The Time Machine for October 9, 2013: Back in 1937
- During a rainy and cold day in Shamokin, there was bad news and good news. The good news came from Fred Maur, who was chairman of a group called the Committee of 100, whose purpose was to bring new industry to the area. Maur said he had two good prospects: one a brass-fitting firm headquartered in Pittsburgh, the other a steel company based near Scranton.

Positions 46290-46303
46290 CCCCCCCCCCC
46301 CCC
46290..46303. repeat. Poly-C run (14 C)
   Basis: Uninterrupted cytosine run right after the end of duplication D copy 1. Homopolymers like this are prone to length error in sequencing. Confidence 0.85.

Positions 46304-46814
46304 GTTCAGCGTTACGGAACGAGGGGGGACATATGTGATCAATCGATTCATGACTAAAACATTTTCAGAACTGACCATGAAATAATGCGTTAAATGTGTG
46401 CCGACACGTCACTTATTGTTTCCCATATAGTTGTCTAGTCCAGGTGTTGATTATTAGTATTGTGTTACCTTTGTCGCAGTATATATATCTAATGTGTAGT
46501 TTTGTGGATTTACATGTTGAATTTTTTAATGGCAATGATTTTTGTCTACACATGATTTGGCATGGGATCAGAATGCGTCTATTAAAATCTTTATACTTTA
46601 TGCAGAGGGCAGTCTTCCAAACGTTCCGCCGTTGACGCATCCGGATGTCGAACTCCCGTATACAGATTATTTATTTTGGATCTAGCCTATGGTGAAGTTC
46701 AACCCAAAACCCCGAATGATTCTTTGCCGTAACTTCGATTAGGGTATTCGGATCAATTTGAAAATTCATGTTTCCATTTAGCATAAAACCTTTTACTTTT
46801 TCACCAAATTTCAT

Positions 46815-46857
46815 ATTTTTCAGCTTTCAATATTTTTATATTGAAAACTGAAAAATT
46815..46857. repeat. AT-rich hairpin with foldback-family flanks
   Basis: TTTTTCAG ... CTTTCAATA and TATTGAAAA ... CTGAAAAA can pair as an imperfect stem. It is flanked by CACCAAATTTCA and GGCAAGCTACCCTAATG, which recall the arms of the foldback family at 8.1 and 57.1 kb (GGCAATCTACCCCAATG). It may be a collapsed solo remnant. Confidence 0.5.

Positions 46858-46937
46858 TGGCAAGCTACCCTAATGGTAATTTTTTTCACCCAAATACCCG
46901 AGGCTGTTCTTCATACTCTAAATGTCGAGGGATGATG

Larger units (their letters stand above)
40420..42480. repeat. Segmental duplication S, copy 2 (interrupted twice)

- The bad news started out that way, but ended up good as well. More than 6,500 miners in Panther Creek Valley were on strike. The focus of the strike was a so-termed "stay in" at Lehigh Valley Mine near Coaldale. There, 37 miners had been down for seven days in the eighth level of the deepest mine in the southern anthracite coal fields. They would stay down 1,252 feet, and on the morning of this day, they said they would stay down until either the strike was settled in favor of the miners or until they died. Gov. George Earle, called Pennsylvania's New Deal Governor, flew up from Harrisburg with a list of concessions from the mine operators and told the strikers that the list was the best settlement they could get, and that they should take it. Thousands had gathered at Coaldale to hear the governor make the offer and present it to the miners underground. The offer was accepted and the miners came up, grimy but safe, to the cheers of the assembled thousands.